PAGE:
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Simple Phobias. People with panic disorder often develop irrational fears of specific events or situations that they associate with the possibility of having a panic attack. Fear of heights and fear of crossing bridges are examples of simple phobias. Generally, these fears can be resolved through repeated exposure to the dreaded situations, while practicing specific cognitive-behavioral techniques to become less sensitive to them.
Social Phobia. This is a persistent dread of situations in which the person is exposed to possible scrutiny by others and fears acting in a way that will be embarrassing or humiliating. Social phobia can be treated effectively with cognitive-behavioral therapy or medications, or both.
Depression. About half of panic disorder patients will have an episode of clinical depression sometime during their lives. Major depression is marked by persistent sadness or feelings of emptiness, a sense of hopelessness, and other symptoms.
When major depression occurs, it can be treated effectively with one of several antidepressant drugs, or, depending on its severity, by cognitive-behavioral therapies.
Obsessive-Compulsive Disorder (OCD). In OCD, a person becomes trapped in a pattern of repetitive thoughts and behaviors that are senseless and distressing but extremely difficult to overcome. Such rituals as counting, prolonged handwashing, and repeatedly checking for danger may occupy much of the person's time and interfere with other activities. Today, OCD can be treated effectively with medications or cognitive-behavioral therapies.
Alcohol Abuse. About 30 percent of people with panic disorder abuse alcohol. A person who has alcoholism in addition to panic disorder needs specialized care for the alcoholism along with treatment for the panic disorder. Often the alcoholism will be treated first.
Drug Abuse. As in the case of alcoholism, drug abuse is more common in people with panic disorder than in the population at large. In fact, about 17 percent of people with panic disorder abuse drugs. The drug problems often need to be addressed prior to treatment for panic disorder.
Suicidal Tendencies. Recent studies in the general population have suggested that suicide attempts are more common among people who have panic attacks than among those who do not have a mental disorder. Also, it appears that people who have both panic disorder and depression are at elevated risk for suicide. (However, anxiety disorder experts who have treated many patients emphasize that it is extremely unlikely that anyone would attempt to harm himself or herself during a panic attack.)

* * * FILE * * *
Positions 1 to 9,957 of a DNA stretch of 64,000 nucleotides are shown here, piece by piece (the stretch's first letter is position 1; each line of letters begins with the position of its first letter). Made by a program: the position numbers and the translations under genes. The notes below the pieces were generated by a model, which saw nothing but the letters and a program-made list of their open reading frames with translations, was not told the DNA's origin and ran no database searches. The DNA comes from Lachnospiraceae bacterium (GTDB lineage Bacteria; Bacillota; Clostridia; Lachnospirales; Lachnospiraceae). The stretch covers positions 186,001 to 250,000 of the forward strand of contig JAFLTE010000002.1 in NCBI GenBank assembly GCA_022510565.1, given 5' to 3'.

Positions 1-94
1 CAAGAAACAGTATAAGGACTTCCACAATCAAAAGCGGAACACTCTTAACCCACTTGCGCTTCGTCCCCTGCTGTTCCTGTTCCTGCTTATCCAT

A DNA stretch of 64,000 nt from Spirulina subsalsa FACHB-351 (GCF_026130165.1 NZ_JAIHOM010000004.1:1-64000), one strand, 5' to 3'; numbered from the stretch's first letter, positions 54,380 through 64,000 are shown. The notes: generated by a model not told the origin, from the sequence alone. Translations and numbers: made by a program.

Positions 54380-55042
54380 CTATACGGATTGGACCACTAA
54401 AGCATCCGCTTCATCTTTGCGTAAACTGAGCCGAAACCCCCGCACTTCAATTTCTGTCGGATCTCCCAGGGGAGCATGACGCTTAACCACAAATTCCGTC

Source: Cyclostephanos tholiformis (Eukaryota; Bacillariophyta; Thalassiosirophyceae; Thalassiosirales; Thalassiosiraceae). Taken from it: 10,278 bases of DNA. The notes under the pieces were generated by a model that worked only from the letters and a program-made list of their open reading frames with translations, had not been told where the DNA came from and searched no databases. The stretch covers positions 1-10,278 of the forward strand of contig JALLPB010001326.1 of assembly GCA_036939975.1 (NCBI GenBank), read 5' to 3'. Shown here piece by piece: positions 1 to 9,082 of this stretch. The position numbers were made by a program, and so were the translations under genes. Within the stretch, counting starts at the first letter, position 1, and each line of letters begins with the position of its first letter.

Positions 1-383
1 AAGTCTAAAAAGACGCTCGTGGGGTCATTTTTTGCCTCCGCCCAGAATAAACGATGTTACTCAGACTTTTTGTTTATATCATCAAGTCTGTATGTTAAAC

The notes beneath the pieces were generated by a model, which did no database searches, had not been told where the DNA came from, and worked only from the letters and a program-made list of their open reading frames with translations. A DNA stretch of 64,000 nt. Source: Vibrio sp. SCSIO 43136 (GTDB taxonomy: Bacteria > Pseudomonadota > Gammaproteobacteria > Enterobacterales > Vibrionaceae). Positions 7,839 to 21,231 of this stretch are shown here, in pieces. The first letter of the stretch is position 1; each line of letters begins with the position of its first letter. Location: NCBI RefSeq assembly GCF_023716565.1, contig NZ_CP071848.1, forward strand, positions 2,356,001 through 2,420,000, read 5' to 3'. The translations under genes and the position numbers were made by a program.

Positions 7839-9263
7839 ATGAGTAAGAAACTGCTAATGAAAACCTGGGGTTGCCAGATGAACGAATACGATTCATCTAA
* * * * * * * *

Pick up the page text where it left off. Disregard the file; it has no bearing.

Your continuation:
Anyone who is considering suicide needs immediate attention from a mental health professional or from a school counselor, physician, or member of the clergy. With appropriate help and treatment, it is possible to overcome suicidal tendencies.
There are also certain physical conditions that are often associated with panic disorder:
Irritable Bowel Syndrome. The person with this syndrome experiences intermittent bouts of gastrointestinal cramps and diarrhea or constipation, often occurring during a period of stress. Because the symptoms are so pronounced, panic disorder is often not diagnosed when it occurs in a person with irritable bowel syndrome.
Mitral Valve Prolapse. This condition involves a defect in the mitral valve, which separates the two chambers on the left side of the heart. Each time the heart muscle contracts in people with this condition, tissue in the mitral valve is pushed for an instant into the wrong chamber. The person with the disorder may experience chest pain, rapid heartbeat, breathing difficulties, and headache. People with mitral valve prolapse may be at higher than usual risk of having panic disorder, but many experts are not convinced this apparent association is real.
This information is not intended to be a substitute for professional medical advice. You should not use this material to diagnose or treat a health condition or disease without consulting with your healthcare provider.
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